Quinone Cofactors


Quinone cofactors are used by several classes of enzymes, which catalyse the oxidation of biogenic amines and alcohols, to help catalyse these reactions. Before 1990 only one cofactor, the peptide‐derived pyrroloquinoline quinone had been identified. During 1990–2001, however, four new quinone prosthetic groups derived from naturally occurring amino acids were discovered. The first protein‐derived, nondissociable cofactor identified was 2,4,5‐trihydroxyphenylalanine quinone, designated topaquinone (TPQ) in copper amine oxidases. The discovery of TPQ led to the identification of a series of new quinone cofactors, including lysine tyrosylquinone (LTQ) in lysyl oxidase, cysteine tryptophylquinone (CTQ) in quinohaemoprotein amine dehydrogenase and tryptophan tryptophylquinone (TTQ) in bacterial methylamine dehydrogenase. These cofactors contribute electrophillic capabilities (and stabilise free radical intermediates) that naturally occurring, unmodified amino acid side chains are unable to provide.

Key Concepts:

  • Quinone cofactors are a class of cofactors used by many enzymes to catalyse the oxidation of amines and alcohols.

  • Five quinone cofactors have been characterised: PQQ, TPQ, LTQ, TTQ and CTQ.

  • PQQ is a peptide‐derived cofactor that involves the expression of six genes located within an operon.

  • TPQ is derived from a precursor tyrosine and requires only Cu2+ and O2 for biogenesis.

  • LTQ is formed by the cross‐linking of a tyrosine residue and a lysine residue, also requiring only Cu2+ and O2.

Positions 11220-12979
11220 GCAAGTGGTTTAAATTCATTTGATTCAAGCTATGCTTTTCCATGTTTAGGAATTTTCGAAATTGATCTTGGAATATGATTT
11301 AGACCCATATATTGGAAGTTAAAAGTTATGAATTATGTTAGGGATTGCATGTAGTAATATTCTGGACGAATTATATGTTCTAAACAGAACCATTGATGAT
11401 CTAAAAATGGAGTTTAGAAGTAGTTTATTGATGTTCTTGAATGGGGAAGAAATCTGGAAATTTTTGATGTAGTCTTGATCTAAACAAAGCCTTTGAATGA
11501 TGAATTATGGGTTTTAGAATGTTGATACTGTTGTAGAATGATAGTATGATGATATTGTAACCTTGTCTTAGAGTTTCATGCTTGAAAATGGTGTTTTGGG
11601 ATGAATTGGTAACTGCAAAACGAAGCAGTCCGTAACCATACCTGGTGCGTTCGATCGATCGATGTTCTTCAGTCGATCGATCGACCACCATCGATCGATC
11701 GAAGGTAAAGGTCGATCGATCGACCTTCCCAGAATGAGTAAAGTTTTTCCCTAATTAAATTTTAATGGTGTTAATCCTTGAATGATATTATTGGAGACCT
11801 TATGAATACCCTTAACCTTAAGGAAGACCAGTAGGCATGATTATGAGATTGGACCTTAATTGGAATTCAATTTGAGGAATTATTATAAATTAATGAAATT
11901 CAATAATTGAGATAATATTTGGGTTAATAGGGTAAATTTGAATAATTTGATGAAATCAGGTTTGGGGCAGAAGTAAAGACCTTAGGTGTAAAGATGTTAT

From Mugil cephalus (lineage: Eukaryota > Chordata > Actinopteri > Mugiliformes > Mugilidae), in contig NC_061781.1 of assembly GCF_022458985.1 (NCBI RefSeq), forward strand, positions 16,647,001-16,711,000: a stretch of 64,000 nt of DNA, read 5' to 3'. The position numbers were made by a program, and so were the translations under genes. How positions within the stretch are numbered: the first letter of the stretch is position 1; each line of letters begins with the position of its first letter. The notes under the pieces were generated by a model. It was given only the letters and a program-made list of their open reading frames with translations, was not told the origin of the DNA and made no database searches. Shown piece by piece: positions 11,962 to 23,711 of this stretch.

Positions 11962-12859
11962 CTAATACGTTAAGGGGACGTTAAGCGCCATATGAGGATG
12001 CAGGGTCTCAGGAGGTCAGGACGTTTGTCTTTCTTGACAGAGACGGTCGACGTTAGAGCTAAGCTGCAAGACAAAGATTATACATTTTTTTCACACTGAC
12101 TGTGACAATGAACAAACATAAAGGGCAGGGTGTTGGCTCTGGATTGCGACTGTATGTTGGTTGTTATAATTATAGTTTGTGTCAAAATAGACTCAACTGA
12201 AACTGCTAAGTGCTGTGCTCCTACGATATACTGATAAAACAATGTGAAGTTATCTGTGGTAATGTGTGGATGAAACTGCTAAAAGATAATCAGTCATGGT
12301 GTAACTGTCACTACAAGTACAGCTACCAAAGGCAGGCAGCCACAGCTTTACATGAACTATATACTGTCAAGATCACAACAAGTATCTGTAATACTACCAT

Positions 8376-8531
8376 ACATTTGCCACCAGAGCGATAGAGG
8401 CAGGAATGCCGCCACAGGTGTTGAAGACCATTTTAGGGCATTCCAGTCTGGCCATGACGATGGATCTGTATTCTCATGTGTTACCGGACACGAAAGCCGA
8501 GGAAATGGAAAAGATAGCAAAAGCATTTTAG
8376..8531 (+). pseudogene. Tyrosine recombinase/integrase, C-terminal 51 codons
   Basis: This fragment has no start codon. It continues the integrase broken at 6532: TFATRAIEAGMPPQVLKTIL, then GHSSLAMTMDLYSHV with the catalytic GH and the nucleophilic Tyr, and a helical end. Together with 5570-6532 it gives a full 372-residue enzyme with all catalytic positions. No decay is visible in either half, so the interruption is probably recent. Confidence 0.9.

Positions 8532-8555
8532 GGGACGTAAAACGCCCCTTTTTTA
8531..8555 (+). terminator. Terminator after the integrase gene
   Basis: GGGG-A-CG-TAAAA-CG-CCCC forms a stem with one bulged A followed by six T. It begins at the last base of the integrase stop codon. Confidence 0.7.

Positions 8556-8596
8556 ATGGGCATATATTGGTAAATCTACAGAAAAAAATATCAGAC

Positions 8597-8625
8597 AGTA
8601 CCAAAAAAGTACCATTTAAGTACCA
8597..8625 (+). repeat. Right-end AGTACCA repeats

• TTQ is formed by the cross‐linking of two tryprophan resides, with MauG completing biogenesis.

  • CTQ, the most recently discovered quinone cofactor, is formed by the cross‐linking of a cysteine reside and a tryptophan residue.

Keywords: structure and function; catalytic mechanisms; biogenesis; model compounds

Figure 1.

Structures of quinocofactors. The structures of topaquinone (TPQ), lysine tyrosylquinone (LTQ), tryptophan tryptophylquinone (TTQ), cysteine tryptophylquinone (CTQ) and pyrroloquinoline quinone (PQQ) are shown.

Figure 2.

Working mechanism for the generation of TPQ from its tyrosine precursor in HPAO (Dove et al., ; Schwartz et al., ).

Figure 3.

Simulated annealing omit map for a new active site structure observed during biogenesis of HPAO Y305F expressed in E. coli. Reprinted with permission from Chen et al., . © 2010 American Chemical Society.

Figure 4.

(a) Postulated mechanism for the branching of a biogenesis intermediate to TPQ and TPO. (b) Model to explain 3,4‐dihydroperoxo‐prouct. (c) Model to explain 2,4‐dihydroperoxo‐product. Reprinted with permission from Chen et al., . © 2010 American Chemical Society.

Figure 5.

Proposed catalytic mechanism of the CAO from H. polymorpha (Mure et al., ). In CAOs from other sources, it is proposed that the reduced aminophenol first reduces Cu2+ to Cu1+, which then reacts with O2 to yield the Cu2+ (Dooley et al., ).



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Further Reading

Anthony C (1996) Quinoprotein‐catalysed reactions. Biochemical Journal 320(Pt3): 697–711.

Davidson VL (2007) Protein‐derived cofactors. Expanding the scope of post‐translational modifications. Biochemistry 46(18): 5283–5292.

Davidson VL (ed.) (1993) Principles and Applications of Quinoproteins. New York: Marcel Dekker.

Klinman JP (1996) New quinocofactors in eukaryotes. Journal of Biological Chemistry 271(44): 27189–27192.

Klinman JP (2003) The multi‐functional topa‐quinone copper amine oxidases. Biochimica et Biophysica Acta 1647(1‐2): 131–137.

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Lang, Albert, and Klinman, Judith P(Feb 2013) Quinone Cofactors. In: eLS. John Wiley & Sons Ltd, Chichester. http://www.els.net [doi: 10.1002/9780470015902.a0000660.pub2]